Stories about defective products appear in the media every day. When an unreasonably dangerous product injures a consumer, the harmed victim may have grounds under Louisiana law to hold the manufacturer and other responsible parties liable for their negligence with the help of a Marksville defective products lawyer.
Although products liability laws are complex and may only apply to certain manufacturers, a qualified personal injury attorney could help you evaluate the strength of your products liability claim. They could also help people understand negligence, liability, and how to fight for a favorable outcome.
Potential Liable Parties for a Dangerous Product
The Louisiana Products Liability Act allows injured people to pursue claims against product manufacturers for injuries that result from using a defective product. In this context, “manufacturers” refers to any person or entity that produces, designs, fabricates, sells, or refurbishes a product. Accordingly, a manufacturer does not have to be the primary maker of a product to bear civil liability—for example, the companies who package or label products for sale could be considered manufacturers.
Under Louisiana Revised Statutes §9:2800.54, product manufacturers may be liable to injured consumers when a product proximately causes damages. However, it falls to the injured party to demonstrate how the characteristics of that product made it unreasonably dangerous. Consequently, many people choose to work with a dedicated defective product lawyer in Marksville to more efficiently collect evidence of harm, document product failure, and work to demonstrate a product maker’s liability.
For a free legal consultation with a defective products lawyer serving Marksville, call (318) 777-7777
Various Types of Product Liability
A product could be considered unreasonably dangerous due to its construction or composition, flawed product design, inadequate safety warnings, or violation of the manufacturer’s express warranty. For a strong claim along any of these lines, the plaintiff—or their Marksville defective products lawyer—must demonstrate that the danger in question existed when the product left the manufacturer’s control.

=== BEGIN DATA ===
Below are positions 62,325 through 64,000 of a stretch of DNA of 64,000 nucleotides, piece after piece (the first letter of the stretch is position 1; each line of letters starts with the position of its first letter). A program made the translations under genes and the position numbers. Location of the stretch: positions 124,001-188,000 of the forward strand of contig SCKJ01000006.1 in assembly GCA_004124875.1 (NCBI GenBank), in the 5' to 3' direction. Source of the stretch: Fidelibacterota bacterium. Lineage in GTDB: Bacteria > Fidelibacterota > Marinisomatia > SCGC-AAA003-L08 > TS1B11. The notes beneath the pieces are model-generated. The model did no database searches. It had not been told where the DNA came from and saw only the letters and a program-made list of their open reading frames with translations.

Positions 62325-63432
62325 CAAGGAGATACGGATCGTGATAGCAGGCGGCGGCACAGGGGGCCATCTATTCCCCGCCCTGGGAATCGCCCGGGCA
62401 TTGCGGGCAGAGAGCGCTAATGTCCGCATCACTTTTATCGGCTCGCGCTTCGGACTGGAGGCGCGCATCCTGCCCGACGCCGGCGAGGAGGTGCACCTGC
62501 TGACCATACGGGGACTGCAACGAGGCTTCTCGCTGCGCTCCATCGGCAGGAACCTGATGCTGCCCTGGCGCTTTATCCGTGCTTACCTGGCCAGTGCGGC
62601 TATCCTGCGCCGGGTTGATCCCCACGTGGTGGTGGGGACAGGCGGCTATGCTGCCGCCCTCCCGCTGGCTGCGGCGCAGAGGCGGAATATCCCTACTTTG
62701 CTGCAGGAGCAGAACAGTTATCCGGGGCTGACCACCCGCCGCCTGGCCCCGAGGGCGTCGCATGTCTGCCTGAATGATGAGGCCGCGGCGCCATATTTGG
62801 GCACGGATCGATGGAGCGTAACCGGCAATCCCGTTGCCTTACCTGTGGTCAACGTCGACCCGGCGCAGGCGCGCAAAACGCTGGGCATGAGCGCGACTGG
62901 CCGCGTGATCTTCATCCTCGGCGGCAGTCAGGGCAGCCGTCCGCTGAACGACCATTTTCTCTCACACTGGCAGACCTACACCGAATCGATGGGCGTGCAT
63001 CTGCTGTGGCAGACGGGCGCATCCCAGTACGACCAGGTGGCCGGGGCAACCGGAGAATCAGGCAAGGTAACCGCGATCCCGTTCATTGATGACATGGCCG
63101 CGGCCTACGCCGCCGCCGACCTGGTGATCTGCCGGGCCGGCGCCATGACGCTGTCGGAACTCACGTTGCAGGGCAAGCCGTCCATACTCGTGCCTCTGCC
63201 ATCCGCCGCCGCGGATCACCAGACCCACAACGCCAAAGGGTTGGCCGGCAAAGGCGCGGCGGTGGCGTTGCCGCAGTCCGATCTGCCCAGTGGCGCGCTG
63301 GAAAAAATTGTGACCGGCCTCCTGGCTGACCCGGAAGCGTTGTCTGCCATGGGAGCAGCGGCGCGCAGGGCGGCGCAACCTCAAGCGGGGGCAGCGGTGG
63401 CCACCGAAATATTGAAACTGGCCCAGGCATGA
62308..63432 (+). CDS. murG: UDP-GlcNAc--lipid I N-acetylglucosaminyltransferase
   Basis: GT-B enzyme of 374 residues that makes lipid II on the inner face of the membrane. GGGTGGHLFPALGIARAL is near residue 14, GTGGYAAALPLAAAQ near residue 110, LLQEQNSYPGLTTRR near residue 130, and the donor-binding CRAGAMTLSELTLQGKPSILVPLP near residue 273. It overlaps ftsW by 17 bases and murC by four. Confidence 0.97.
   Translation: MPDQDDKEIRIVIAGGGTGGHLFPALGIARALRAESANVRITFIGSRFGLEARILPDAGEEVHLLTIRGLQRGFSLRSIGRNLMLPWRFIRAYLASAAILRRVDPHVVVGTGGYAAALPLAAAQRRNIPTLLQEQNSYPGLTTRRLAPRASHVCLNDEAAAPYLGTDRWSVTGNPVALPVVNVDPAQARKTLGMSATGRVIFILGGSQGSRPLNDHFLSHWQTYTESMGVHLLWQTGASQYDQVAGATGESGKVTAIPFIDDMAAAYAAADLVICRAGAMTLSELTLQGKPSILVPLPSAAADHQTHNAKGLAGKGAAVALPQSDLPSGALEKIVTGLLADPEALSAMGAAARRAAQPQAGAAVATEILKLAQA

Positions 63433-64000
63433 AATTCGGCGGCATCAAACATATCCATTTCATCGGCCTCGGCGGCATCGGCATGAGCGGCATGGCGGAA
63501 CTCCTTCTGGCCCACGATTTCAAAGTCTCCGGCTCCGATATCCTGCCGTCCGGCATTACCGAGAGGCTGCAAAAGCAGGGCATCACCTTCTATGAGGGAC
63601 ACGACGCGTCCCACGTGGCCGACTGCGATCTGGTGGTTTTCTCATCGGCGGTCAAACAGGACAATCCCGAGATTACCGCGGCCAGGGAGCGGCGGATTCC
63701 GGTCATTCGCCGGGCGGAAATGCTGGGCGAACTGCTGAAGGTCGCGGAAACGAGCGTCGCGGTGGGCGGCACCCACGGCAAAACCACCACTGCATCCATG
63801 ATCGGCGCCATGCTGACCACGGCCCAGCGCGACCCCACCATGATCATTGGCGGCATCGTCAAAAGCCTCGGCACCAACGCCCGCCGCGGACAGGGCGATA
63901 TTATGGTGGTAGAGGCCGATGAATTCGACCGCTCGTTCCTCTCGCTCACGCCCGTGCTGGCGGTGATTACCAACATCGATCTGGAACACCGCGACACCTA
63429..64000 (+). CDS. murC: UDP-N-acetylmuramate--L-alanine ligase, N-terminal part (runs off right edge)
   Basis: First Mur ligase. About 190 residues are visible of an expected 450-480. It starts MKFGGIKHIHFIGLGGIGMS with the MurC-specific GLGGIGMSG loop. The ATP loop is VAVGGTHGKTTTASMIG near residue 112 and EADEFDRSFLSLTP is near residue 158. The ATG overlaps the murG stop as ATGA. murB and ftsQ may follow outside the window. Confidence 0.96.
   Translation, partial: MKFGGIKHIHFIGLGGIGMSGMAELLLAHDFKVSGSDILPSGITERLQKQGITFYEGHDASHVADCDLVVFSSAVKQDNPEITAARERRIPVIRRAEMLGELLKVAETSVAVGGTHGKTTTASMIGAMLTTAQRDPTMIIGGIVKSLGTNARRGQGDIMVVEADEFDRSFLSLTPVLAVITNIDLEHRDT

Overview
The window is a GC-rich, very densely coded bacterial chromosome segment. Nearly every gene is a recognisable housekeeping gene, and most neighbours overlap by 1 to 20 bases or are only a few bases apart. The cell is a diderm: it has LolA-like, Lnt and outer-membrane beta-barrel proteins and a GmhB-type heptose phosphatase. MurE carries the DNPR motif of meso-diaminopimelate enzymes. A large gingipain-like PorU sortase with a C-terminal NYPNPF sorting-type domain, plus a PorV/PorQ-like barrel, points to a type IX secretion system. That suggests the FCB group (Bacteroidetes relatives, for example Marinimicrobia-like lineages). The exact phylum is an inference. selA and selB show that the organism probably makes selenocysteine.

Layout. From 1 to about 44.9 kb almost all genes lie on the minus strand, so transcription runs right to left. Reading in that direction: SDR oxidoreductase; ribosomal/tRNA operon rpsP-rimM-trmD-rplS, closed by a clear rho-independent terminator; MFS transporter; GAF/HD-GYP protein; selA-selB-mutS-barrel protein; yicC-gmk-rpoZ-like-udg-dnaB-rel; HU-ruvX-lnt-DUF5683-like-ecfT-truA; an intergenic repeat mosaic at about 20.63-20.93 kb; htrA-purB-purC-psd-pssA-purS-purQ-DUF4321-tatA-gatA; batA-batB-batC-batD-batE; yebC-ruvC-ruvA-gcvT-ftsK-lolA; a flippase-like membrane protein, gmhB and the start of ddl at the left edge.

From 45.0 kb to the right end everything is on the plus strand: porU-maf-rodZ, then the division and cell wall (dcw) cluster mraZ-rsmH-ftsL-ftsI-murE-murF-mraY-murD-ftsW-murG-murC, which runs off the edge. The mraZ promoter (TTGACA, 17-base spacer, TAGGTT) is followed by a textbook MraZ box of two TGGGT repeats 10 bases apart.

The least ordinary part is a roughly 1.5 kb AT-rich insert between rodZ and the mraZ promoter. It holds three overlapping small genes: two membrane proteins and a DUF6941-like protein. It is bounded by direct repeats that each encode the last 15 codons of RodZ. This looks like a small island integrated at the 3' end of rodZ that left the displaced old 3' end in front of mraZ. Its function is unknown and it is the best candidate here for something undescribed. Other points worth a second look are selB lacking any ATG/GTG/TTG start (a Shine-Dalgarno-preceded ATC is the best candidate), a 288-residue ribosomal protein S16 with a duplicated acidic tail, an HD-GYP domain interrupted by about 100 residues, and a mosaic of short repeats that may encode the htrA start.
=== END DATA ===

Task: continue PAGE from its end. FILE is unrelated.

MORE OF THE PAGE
Construction or Composition
A product may be unreasonably dangerous due to its construction or composition. This means that a product was designed safely, but a defect appeared during the construction of a product.
A product’s design may be unreasonably dangerous if there is a likelihood for harm when the product is used without any modification. When hearing a claim alleging a product’s defective design, the court may consider if there was an alternative design that may have prevented a consumer’s injuries.
A case based on inadequate warnings centers around a manufacturer’s failure to adequately provide warning about a potential danger associated with proper use of their product. Even if the manufacturer learns of potentially harmful characteristics after a product has left their control, it is still within their duty to reasonably provide consumers with adequate warnings. Failing to do so could lead to liability for damage and injuries.
Violation of Express Warranty
La. Rev. Stat. §9:2800.58 sets forth the circumstances under which a product may be unreasonably dangerous due to the violation of an express warranty. An express warranty is a statement that asserts a product will work in a certain way. If consumers use the product based on this statement, but the statement is not true, the manufacturer could be held liable for any damages that occur as a result.